I've been getting considerably better with my grappling lately. I can actually enjoy the game and tap people more often than not.

Today I rolled with a guy from Systema (Russian system). Friendly, skinny Russian Jewish grad student. As you probably know, those Russians have pretty unreal breathing and conditioning, and their pain management follows suit. Well, I got a mount, and tried for a paintbrush. The guy's arm just bent backward. Nothing. He bridged me. A bit later, I was playing in the open guard and tried a kimura. I swear I had it perfect. He laughed and rolled out. Finally, I got a rear naked choke with both hooks in, and arched back...

A minute later, he got out by leisurely squeezing my testicles like overripe grapes.

I have to say the experience was a little frustrating. Any thoughts?

From what I've read...I would say that the two of you were fighting in different arenas at the same time.

Your emphasis appears to be sport based...looking for the submission, while your adversary appeared to have been street fighting...targets of opportunity as well as mindset.

You need to research and understand Mr. Blauer's principles on grappling and groundfighting so that you don't use less-desireable tactics in your opponents arena...remember, to quote Tony, theoretically "The 'badguy' controls the fight!"

Hope that this helps.


Thanks for your input... but that wasn't my concern. We were kind of walking the line between rolling and fighting. What bothered me was the subs not working when I "had him".

The guy sat in my fully-locked choke for at least 30 sec. No tap.

Sean made an important point that I try and be sure to refer to when I start my training sessions. What am I training for and what are the intentions of the session. You had mentioned "We were kind of walking the line between rolling and fighting" ..... Well, he submitted you out by grabbing your balls, I am assuming that "submission hold" was acceptable in your rules of engagement. You were either "rolling" or "fighting" cannot do both simultaneously in truth.

Its been my experience with some guys that their tolerance for pain is very high and unless they are "structurally" damaged (broken bone, dislocation, etc), they just wont submit. This is assuming that the technique was done properly which refers to the old mantra....."Position before submission".

Perhaps something to consider from the session is not get de-moralized, instead, learn from it. Ask your training partner why he didnt tap or submit and what could you have done to make the technique more effective. This is one of the profound things that the PDR curriculum clarifies as a trainer and student. It does not have "succeed or fail" relative to a technique. Instead, it has "more desireable" or "Less desireable" outcomes and then gives you a formula to work thru and learn.

Joe Mullings

"I have to say the experience was a little frustrating. Any thoughts?"

Yes, if your choke is on correctly, no pinch available...if its not, deal with the pinch as you assist him in taking a nap. Then pinch away.

When he awakens he will have much desire to sit around or curl up for a while and have less desire to walk around and discuss pinching and pain tolerance.

Joe and Sean are 100% correct in what looks to have occured and how to move on from it but...

Work with it. Pain tolerance, breathing, chemical enhancement etc carry little weight if they are not applicable to the situation and your familiarity with it.


Great comments guys!!..Ironmongoose, Please let me ask you one question..Did you discuss the ineffectiveness of your subs.with your training partner to get his feed back as to why they didn't work?????

Peace, Tom

"Did you discuss the ineffectiveness of your subs.with your training partner to get his feed back as to why they didn't work?????" That's a great question, Mr. Campbell. Yes, I did. But talking with these Russians, they just say, "Eef you breething right, you chus let ze pain go avay". I couldn't get any sense out of him, he didn't have an extensive subwrestling background (this makes the whole situation even more ridiculous) and to him, there's no "good reason" why he SHOULD have tapped at those points.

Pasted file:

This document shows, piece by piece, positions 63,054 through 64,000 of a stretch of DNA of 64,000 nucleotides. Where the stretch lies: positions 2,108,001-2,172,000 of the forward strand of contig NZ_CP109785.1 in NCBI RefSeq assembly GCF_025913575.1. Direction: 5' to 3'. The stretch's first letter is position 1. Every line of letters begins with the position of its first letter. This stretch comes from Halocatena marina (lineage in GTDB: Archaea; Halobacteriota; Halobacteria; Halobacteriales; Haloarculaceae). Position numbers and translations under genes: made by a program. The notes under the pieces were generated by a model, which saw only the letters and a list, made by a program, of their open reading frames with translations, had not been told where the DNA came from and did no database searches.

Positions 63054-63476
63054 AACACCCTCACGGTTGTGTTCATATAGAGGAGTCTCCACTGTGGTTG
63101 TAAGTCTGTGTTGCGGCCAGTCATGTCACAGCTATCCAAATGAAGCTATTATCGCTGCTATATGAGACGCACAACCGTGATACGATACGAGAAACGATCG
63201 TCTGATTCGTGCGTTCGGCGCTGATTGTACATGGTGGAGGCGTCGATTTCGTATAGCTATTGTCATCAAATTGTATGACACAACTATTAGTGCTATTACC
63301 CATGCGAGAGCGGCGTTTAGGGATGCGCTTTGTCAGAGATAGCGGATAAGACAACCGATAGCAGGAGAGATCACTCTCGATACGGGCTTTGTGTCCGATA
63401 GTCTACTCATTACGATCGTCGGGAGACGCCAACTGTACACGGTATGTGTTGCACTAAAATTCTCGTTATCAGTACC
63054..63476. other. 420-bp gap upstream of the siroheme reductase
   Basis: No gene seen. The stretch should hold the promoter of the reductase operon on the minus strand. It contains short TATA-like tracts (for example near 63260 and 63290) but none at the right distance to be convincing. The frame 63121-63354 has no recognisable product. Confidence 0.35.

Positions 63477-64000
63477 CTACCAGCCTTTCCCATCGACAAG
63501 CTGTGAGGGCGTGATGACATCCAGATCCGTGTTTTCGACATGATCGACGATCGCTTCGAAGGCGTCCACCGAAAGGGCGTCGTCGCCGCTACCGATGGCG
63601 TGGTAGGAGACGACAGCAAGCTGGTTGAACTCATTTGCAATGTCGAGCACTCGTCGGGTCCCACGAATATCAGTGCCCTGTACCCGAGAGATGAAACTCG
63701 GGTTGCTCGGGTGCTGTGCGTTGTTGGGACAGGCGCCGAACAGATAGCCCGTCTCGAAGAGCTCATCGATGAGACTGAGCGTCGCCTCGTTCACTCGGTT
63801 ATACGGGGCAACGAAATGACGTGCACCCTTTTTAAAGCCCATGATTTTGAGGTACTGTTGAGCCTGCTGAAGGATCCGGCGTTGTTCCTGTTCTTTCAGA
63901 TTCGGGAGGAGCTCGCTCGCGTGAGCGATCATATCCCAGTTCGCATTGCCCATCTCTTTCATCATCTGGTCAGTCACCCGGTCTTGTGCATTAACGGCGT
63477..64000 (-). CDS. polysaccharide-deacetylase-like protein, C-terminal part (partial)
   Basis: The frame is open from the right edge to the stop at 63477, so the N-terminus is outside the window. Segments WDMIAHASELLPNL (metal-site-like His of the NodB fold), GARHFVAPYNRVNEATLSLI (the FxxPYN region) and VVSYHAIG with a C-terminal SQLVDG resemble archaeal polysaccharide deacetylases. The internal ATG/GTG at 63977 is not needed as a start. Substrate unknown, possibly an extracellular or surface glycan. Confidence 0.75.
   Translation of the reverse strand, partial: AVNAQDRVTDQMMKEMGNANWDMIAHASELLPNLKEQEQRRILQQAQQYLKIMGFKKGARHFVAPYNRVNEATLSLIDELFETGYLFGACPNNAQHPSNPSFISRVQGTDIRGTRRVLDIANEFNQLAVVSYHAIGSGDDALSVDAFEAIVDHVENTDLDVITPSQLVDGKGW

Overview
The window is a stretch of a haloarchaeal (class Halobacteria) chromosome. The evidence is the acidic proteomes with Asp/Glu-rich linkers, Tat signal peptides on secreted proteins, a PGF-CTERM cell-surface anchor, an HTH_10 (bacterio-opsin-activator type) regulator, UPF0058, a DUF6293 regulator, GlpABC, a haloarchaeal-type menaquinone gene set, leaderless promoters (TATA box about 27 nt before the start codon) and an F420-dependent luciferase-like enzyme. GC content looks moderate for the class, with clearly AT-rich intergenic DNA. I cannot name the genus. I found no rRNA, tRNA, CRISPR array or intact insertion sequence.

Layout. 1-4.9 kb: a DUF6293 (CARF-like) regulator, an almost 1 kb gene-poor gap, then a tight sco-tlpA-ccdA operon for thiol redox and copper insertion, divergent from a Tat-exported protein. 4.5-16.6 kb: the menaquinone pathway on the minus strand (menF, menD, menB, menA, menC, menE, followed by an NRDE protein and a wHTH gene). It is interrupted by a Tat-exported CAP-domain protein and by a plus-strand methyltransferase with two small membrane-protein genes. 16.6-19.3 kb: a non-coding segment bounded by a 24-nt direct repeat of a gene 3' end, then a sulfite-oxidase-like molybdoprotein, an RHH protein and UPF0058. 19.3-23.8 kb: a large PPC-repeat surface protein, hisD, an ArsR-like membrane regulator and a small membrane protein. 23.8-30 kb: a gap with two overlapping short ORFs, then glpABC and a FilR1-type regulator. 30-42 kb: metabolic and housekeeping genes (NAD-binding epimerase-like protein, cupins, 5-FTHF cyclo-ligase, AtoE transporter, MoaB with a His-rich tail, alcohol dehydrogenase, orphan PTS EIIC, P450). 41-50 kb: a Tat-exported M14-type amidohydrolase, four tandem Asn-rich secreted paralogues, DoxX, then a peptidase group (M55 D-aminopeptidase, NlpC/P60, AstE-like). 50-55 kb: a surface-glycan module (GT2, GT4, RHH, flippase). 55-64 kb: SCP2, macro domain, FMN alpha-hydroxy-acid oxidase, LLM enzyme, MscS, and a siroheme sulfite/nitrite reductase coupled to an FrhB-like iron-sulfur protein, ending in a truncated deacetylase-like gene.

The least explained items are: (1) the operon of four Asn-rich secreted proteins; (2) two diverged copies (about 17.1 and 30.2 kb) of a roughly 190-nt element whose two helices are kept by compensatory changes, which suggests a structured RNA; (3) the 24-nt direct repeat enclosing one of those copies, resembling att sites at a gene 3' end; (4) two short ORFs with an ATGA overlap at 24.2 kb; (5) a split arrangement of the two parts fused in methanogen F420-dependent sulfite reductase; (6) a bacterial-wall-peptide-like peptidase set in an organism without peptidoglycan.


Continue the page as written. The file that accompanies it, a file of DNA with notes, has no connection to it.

The choke, might not have been a WHOLE minute, but it seemed like a ridiculously long time to be in a choke and not respond. My gonads were right IN his back, I shit you not. We were supine, he slipped a flat palm along my hip and went in.

He is an extraordinarily THIN guy. It occured to me that if the triangle of the choke wasn't small enough, it might have worked if I put my left hand on the back of MY neck instead of his, to use my head in the lever and cinch it up more. But I was arching my back and everything. It ticks me off that he didn't tap on it.

On the kimura, do you guys try to keep the opponent's elbow open at around 135 degrees, or closed like around 90? I had thought open was better (big rainbow), Calen was teaching me to do it more bent. I did it bent this time and it degraded into a "hammerlock", IIRC he got on his knees and that's when he rolled out. Any tips?

Another thing that I'm realizing upon reflection is that I have the tendency to apply subs very slowly for fear of hurting my partner. Most folks appreciate it, but this is definitely to the advantage of those sneaky Russians. If I really yanked some of those, who knows, it might have ended differently.

I think I'll debrief and troubleshoot with Calen Monday night.

pain has nothing to do with most subs(there are a few exceptions), as they are designed to break or severly disable something, not just hurt. "The choke, might not
* Well, that's the thing, in play we count on the pain to get the tap and signal the "win" because we don't want to damage our partners. If they don't respond to pain, that doesn't mean I couldn't have broken his shoulder if I really gunned it.

have been a WHOLE minute, but it seemed like a ridiculously long time to be in a choke and not respond." a minute is a very very very long time in a fight, id guess that most likely it was around 15-25 seconds and it just seemed really long. are you sure
* Well, you're right. It was a LONG time though, as far as fights go. Not literally a minute.

you had the choke fully sunk and you were applying pressure to the sides of his neck(not pushing his head
* Yup, I was arching my back and bridging with my hooks as leverage.

forward)?? try doing the rear naked this way, i find it much much better than putting your hand on the back of their head : michael jen's rear naked choke technique.